Setting system options

I’ve added most common formats to this topic: Timer string format

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I was trying to set the refresh timer to 1st Wednesday of the month at 13:00 and used the convention wed1,13:00. I was expecting the next refresh timer to be set to 1st August which is two days from today (30th of July 2018) but it is set to Wednesday of the second week of August . Is this a bug or am I doing something wrong ?

Here is my commands

$ sudo snap set system refresh.timer=wed1,13:00
$ sudo snap get system refresh.timer
$ sudo snap refresh --time
timer: wed1,13:00
last: 11 days ago, at 12:33 IST
next: in 9 days, at 13:00 IST

Thanks for reporting this. This looks like a bug in calculating the time, I’ll look into it.

Edit: The fix is waiting for review atm.

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Using the latest Edge image for Core, setting pi-config.display-rotate=1 (or manually editing /boot/uboot/config.txt) results in a dysfunctional system. According to the official documentation for config.txt video options, display_rotate is deprecated and one should use display_hdmi_rotate or display_lcd_rotate. Setting either manually in /boot/uboot/config.txt seems to have no effect. Do I need to change any of the HDMI-related parameters as well, or is this a known issue in Edge? When I use Core stable, using the snap configuration hook for display_rotate works as expected.

(ping @ogra for Pi-related things IIRC :blush: )

AFAIK the rotate options only apply to the raw framebuffer that the Pi firmware initalizes.

we default to use the kms/drm framebuffer driver in our pi gadgets though, can you try commenting dtoverlay=vc4-kms-v3d in config.txt and see if the rotation options work then …

if this fixes it, we probably need to make sure the snapd code disables the overlay (at the cost of any accelerated graphics support) in case one of these rotate options gets set.

Will try out disabling the overlay as you suggested, but I’d be happy to use other methods if they preserve accelerated graphics support. Do you happen to have a solution for display rotation with kms/drm, preferably one that can be changed without a reboot?

Is there a preferred mechanism to unset a configuration item?

Let’s say that I want to set a proxy:

$ sudo snap set system proxy.https="localhost:9000"

And later on, I wish to remove that proxy by setting the key to an empty string:

$ sudo snap set system proxy.https=""

That item now still appears within the config:

$ sudo snap get system proxy.https
Key          Value

Is it possible to delete the key?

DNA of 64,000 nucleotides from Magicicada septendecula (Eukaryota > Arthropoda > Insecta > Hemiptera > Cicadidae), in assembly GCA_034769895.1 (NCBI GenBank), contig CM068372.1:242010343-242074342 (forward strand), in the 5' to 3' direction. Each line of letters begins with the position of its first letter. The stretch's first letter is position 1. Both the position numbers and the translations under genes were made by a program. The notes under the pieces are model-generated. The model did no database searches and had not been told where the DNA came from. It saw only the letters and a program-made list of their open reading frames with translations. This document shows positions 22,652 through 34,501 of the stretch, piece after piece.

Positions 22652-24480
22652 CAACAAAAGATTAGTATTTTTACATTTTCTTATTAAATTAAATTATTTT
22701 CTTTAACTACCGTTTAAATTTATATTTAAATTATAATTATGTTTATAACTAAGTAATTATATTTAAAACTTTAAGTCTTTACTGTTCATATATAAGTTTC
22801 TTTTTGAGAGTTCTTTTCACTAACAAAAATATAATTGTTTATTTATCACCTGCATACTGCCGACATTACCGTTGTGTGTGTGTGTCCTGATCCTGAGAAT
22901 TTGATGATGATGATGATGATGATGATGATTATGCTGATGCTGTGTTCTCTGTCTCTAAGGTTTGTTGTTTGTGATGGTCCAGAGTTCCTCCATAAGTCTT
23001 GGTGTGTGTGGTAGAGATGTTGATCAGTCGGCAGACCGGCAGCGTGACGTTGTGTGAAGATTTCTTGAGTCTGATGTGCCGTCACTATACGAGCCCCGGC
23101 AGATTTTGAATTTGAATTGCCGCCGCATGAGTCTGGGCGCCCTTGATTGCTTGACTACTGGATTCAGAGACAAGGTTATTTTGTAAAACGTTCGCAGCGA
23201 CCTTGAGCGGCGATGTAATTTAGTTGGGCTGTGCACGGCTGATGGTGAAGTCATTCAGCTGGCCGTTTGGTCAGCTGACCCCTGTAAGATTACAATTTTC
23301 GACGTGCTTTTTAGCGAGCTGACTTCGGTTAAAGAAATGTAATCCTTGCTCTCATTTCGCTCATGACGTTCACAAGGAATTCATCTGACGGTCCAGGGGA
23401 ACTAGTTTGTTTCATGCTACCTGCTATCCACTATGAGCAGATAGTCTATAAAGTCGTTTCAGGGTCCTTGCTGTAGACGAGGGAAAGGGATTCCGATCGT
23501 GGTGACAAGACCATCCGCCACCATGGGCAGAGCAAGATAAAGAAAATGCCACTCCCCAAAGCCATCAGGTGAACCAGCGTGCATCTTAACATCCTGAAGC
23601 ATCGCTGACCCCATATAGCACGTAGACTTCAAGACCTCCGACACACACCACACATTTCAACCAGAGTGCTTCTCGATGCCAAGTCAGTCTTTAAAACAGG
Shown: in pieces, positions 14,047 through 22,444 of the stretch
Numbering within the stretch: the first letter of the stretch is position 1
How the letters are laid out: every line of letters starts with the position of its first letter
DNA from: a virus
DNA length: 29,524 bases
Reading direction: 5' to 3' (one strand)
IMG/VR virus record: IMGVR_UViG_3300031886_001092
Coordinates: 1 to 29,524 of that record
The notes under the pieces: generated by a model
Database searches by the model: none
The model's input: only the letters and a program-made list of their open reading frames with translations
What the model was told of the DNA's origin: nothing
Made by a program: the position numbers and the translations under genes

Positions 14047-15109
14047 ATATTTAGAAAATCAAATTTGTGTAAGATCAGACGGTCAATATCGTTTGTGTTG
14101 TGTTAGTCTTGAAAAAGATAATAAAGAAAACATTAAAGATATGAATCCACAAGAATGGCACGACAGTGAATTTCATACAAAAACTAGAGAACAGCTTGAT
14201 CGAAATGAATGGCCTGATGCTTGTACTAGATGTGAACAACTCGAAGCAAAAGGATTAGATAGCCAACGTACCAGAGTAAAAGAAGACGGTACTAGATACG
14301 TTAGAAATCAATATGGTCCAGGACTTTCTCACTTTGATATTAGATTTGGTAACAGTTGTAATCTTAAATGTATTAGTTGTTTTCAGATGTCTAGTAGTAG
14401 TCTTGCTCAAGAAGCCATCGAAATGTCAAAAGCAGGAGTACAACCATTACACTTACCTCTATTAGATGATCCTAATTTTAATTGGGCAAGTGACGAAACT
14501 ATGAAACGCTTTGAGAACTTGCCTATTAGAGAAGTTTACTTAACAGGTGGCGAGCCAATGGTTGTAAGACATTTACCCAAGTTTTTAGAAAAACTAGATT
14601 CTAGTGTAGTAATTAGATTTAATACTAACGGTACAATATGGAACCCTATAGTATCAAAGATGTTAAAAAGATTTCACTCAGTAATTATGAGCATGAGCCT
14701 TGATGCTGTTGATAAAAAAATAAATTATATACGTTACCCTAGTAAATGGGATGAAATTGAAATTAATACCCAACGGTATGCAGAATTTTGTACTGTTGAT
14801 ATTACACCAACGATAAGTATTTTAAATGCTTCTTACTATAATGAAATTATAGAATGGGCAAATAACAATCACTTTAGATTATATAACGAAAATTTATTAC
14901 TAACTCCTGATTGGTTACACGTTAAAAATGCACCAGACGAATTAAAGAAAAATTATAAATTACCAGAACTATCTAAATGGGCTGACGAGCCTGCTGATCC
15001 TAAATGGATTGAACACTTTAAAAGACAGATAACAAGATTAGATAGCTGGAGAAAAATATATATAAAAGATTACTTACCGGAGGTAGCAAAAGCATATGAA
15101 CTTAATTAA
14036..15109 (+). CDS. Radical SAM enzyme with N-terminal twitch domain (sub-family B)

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refresh.hold is not documented.

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The timer string format link isn’t getting rendered properly, though I can’t see why. When it’s converted to HTML, it’s generated as an anchor tag with no href property.

Oh, I see the problem. The URL is missing a / at the beginning.

With sudo snap unset system proxy.https?

There’s a new option to set the console log level.


Override the console log level which is a number between 0 and 7.
The configuration will be stored in /etc/sysctl.d/99-snapd.conf and the default value is 4

Available since snapd 2.46.

Example to set the log level to 1:

$ snap set system system.kernel.printk.console-loglevel=1
$ cat /etc/sysctl.d/99-snapd.conf 
kernel.printk = 1 4 1 7

Thanks so much for letting us know, and for the written description. I’ve updated the doc with your details.

Right after the “snap get system” example in the first section, I would add the variation of “snap get -d system”.

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ping @degville: option swap.size seems to be undocumented :slightly_smiling_face: Relevant forum post: Snap refresh after system time is corrected - #5 by ijohnson


Excellent! Thanks for letting me know. Doc is now updated and I’ll copy this across to the Ubuntu Core docs too.

The link changed to here:

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Thanks so much for letting us know, and for including the new link!

I think it’s worth mentioning that “snap get system” and “snap get core” are synonymous – I filed a bug for that:

Another note – while the “experimental” system option still exists, it’s moved on considerably from the example(s) presented on this page.

Not sure if those links are accurate or complete, it would be nice to have a list of what are still considered “experimental” system config options.